About $350 million has been spent revitalizing downtown in the past 15 years, but business owners and city leaders say the estimated 100,000 crows roosting in their buildings each fall and winter could hurt that progress.
So they will combine their efforts this fall to help rid downtown of the crows, which can cause health issues and property damage.
“They’ve been a problem for patrons and employees,” Center City Association Executive Director Maureen Fagans said. “They’ve ruined buildings and damaged cars. It’s been a real problem for us downtown.”
The association held a meeting for downtown business owners and city leaders Thursday to provide information on how they can coordinate efforts. They brought in U.S. Department of Agriculture Wildlife Services Wildlife Biologist Jeff Pelc to share proper techniques for driving out the crows.
The meeting was just the beginning; they hope to get enough support and equipment to make a difference.
“The sky is thick with them,” said Roger Sherrock, CEO of the Clark County Historical Society, which operates the Heritage Center. “With what they bring with them, it’s a big problem.”
City leaders have estimated nearly 100,000 crows have come into the city to roost each winter since at least the 1980s. They’ve used a variety of harassment techniques in the past 15 years, including pyrotechnics, lasers, distress calls, Mylar tape and different items on rooftops, with varying success.
Pelc told business owners and area leaders that with the estimated number of crows in the area, it’s going to take a large amount of manpower and a coordinated effort to prevent and reduce the damage. He applauded the attempt to be proactive.
“You’ve got to be persistent,” Pelc said. “Those birds want to fly back to their home. Somebody has to be dedicated to doing it and doing it right.”
Several types of non-lethal techniques can be used — like pyrotechnics, lasers and distress calls — to move the birds. He said several different stimuli must be used to keep them from their nightly “bedroom.”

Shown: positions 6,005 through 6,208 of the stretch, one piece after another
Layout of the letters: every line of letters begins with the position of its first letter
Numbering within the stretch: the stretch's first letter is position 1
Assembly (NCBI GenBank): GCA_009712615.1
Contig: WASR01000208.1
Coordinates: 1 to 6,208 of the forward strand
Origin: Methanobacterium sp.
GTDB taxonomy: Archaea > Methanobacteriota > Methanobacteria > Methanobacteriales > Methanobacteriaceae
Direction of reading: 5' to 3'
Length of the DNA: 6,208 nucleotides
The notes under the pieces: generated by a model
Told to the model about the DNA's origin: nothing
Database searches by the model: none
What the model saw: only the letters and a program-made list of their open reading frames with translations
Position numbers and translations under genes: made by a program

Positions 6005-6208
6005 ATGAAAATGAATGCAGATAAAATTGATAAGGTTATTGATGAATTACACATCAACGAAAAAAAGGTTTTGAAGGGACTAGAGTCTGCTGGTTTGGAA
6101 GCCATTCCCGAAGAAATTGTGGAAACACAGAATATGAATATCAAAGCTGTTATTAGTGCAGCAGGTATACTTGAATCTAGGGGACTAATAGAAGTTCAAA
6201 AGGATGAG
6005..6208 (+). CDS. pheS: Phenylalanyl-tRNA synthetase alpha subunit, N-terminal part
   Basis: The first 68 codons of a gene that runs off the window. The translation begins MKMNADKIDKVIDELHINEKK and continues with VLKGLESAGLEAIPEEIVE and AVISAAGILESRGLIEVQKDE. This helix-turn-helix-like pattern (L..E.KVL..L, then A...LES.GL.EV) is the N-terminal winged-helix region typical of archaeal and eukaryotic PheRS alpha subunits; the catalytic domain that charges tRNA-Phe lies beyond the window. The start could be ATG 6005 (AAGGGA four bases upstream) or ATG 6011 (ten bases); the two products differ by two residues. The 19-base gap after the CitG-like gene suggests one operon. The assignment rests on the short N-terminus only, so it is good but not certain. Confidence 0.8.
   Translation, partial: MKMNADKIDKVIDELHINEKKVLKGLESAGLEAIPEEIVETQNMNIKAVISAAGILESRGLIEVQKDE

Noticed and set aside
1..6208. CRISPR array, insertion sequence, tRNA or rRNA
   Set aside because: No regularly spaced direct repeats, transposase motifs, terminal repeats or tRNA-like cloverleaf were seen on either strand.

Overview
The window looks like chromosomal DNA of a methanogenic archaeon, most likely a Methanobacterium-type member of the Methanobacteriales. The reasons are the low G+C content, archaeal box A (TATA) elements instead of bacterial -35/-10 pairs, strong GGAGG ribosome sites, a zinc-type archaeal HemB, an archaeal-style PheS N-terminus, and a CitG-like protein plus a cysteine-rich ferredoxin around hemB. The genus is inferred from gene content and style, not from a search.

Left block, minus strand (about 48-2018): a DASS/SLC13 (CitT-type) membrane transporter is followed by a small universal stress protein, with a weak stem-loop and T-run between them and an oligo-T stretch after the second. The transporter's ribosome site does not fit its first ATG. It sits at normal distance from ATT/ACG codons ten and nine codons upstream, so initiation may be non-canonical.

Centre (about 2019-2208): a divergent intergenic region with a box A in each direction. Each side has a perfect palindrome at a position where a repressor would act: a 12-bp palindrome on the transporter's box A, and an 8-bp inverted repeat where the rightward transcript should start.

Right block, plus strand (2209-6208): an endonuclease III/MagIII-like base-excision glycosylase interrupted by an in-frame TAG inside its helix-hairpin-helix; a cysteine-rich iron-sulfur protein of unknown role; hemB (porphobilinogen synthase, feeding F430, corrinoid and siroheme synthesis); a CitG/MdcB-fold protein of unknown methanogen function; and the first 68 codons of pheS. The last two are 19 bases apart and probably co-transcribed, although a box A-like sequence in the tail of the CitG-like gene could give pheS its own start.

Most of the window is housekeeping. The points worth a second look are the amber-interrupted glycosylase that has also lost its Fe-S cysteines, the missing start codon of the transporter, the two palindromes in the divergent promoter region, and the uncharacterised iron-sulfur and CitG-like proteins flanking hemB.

“There’s no silver bullet to a solution,” Pelc said.
The fecal matter left by the crows can spread diseases such as histoplasmosis and other health issues.
“It’s not very likely, but it does happen,” Pelc said.
Clark County Public Library Director Sally Rizer called it a terrible problem compounded winter weather, making it difficult to clean sidewalks, rooftops and ledges.
“When they fly in at night, it looks like that Alfred Hitchcock movie ‘The Birds’,” Rizer said. “They’re that thick.”
Officials from both the library, 201 S. Fountain Ave., and the Heritage Center, 117 South Fountain Ave., said they’ve heard complaints from patrons about the mess left by the birds on sidewalks and parking lots.
Last February, the library spent $1,200 on a crow distress call system to keep the crows off the roof. She said it not clear how effective the system was because it was installed late in the winter. She’s anxious to get an early start this fall and to work with the rest of the downtown community.
“We’re not talking about 50, we’re talking about thousands,” Rizer said. “It’s just unbelievable.”
Sherrock said they’ve only spent money to clean up the crows’ mess. This year, he plans to spend money to move them somewhere else.
The downtown’s largest project, the $235 million Springfield Regional Medical Center, opened last November, but didn’t have issues with crows.
“They certainly caught our attention when they roosted in the trees near Buck Creek behind the hospital,” spokesman Dave Lamb said.
The hospital staff members aren’t planning proactive steps at this point, Lamb said, but the meeting gave them a good idea of their options if needed. They likely won’t use noise harassment techniques because of the patients.
“We’ll need to keep an eye on it and see if it reaches a nuisance point,” Lamb said.
City Manager Jim Bodenmiller said some people may see a value in the crows, but when they’re damaging property, it’s concerning.
“I firmly believe it’s going to take a very well-organized, large effort to keep them moved out of certain areas of town,” he said. “Hopefully we can keep them away from Springfield, but I think that’s somewhat unlikely.”
Art Wilson, who owns several buildings downtown including the former Lagonda Club building, said he’s used a propane cannon that makes a loud noise to deter the birds.
“It’s really effective, almost instantly,” Wilson said. “When you catch them coming in, it’ll drive them off, but it just sends them to another location.”
After Tuesday’s meeting, he believes using lasers, which can be purchased for under $20, might be the best way to drive off the crows.
Wilson believes business owners and residents, not just the city, will have to help move the crows.
“We may have to do it longer, and have a more coordinated effort so there’s no place for them to go downtown,” Wilson said.
Sherrock said he’s excited to see the downtown move forward with plans to drive the birds out.
“It’s a positive thing,” Sherrock said. “I think it shows that if we all come together as a community, we can solve some of these issues that we have.”
Crows flock to the roof and surrounding trees at the Clark County Public Library at dusk.
Staff Photo by Barbara J. Perenic